Tick-tock, tick tock – Brexit enters last lap

The Brexit clock's a-ticking. And sometimes, pictures can say it all.

There’s less than six months to go until the UK formally exits the European
Union. Theresa May needs to deliver the speech of her life to the Conservative
party faithful on Wednesday. The economic outlook meanwhile continues
to look extremely uncertain. What’s ahead in the run-up to March 29, 2019?

“There are too many red lines for the EU in the
Chequers deal. It’s dead at least in the format
Theresa May has outlined.”

- Morten Lund

Cheqmate
THERESA MAY’S CHEQUERS PLAN IS IN SHREDS. ARCH-NEMESIS AND BREXITEER TOTEM BORIS JOHNSON IS WAITING IN THE WINGS. A BLOODY, POLITICAL BATTLE LOOKS LIKELY. WHO’LL  EMERGE TOP OF THE PILE?

Source: Leon Neal/gettyimages

That’s how much Brexit will cost
each UK household, says Bank
of England governor Mark Carney.
Carney has been the subject of
much criticism from Brexiteers who
accuse him of politicising the debate.
He has also warned of a 1/3
house-price crash.

Cut adrift
Sterling has floundered ever since it snaked north of 1.50 against the dollar on the night of the referendum (June 23, 2016) in anticipation of a ‘remain’ win. A recovery this year was nipped in the bid from April highs above 1.42, since when it has been locked into a 1.25-1.32 range.  Fluctuations for the foreseeable will be determined by the nature of the Brexit deal. Nothing else matters.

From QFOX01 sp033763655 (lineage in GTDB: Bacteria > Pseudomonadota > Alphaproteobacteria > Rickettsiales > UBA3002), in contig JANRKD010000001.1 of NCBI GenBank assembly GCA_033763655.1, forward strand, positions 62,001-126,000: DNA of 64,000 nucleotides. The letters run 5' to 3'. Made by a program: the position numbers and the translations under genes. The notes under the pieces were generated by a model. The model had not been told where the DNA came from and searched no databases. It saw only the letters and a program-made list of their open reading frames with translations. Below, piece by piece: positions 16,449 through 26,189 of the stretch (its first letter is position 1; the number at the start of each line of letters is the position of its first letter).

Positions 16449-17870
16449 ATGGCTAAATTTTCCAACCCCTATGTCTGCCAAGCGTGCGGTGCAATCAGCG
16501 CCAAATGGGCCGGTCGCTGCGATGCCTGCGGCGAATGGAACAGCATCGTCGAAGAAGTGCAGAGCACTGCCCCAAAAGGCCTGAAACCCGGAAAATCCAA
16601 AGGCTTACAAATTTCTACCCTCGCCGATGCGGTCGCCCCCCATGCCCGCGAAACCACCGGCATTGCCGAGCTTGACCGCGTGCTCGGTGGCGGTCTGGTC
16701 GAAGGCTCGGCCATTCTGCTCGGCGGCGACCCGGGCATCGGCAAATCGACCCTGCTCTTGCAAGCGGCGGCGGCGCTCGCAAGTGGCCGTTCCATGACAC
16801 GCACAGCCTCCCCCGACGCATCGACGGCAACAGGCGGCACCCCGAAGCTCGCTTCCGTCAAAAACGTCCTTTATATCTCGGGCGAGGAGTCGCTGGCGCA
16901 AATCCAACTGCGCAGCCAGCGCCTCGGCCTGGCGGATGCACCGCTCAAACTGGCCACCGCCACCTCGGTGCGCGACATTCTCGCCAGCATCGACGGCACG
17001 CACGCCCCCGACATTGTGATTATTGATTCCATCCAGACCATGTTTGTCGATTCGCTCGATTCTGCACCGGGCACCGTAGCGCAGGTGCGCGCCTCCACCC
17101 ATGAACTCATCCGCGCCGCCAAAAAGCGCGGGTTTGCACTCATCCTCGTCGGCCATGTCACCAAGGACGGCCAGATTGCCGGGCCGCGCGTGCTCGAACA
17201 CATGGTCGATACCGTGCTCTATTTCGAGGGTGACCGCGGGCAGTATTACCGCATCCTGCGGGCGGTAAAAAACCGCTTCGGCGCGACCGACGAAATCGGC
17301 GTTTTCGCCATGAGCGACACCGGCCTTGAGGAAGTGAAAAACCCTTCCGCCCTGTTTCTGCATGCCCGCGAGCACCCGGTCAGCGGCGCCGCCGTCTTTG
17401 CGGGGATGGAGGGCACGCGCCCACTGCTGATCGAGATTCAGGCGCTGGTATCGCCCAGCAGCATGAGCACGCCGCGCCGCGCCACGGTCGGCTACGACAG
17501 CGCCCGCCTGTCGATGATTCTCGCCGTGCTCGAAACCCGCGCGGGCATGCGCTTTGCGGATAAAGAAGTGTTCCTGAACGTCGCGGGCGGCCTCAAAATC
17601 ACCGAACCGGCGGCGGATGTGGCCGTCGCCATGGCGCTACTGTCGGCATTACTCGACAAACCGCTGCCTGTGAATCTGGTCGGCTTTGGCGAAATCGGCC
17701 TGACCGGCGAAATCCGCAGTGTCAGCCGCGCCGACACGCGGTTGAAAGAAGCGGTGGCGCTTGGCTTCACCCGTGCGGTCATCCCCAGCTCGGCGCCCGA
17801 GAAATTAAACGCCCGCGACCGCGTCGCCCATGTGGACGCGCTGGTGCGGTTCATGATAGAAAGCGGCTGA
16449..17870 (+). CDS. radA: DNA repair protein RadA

Source: FT.com

City exodus
The train is leaving threatening London’s status as Europe’s premier financial centre. Paris, Frankfurt and Dublin have already put out feelers and most of the big banks have contingencies in place if a hard Brexit happens. London may need to show a bit of the old Dunkirk spirit.

Source: BeyondImages/istock

Cost or benefit?
IMMIGRATION REMAINS AT THE HEART OF THE BREXIT VOTE AND THE DIVIDE THAT HAS SPLIT THE UK DOWN THE MIDDLE. THE DEBATE OVER WHETHER MIGRANTS ARE A DRAIN OR A BONUS FOR AN ECONOMY RAGES, AND IT HAS BECOME HIGHLY-POLITICALLY CHARGED. BUT THE ECONOMIST FOUND IN 2014 THAT SOME 85% OF IMMIGRANTS WERE IN WORK AND PAYING MORE IN TAX THAN THEY TOOK AS BENEFITS.

Source: helovi/istock

“I think we’ll see a hard, but smooth Brexit. If that’s how it pans out, we will see a gradual strengthening of sterling.”

- Morten Lund

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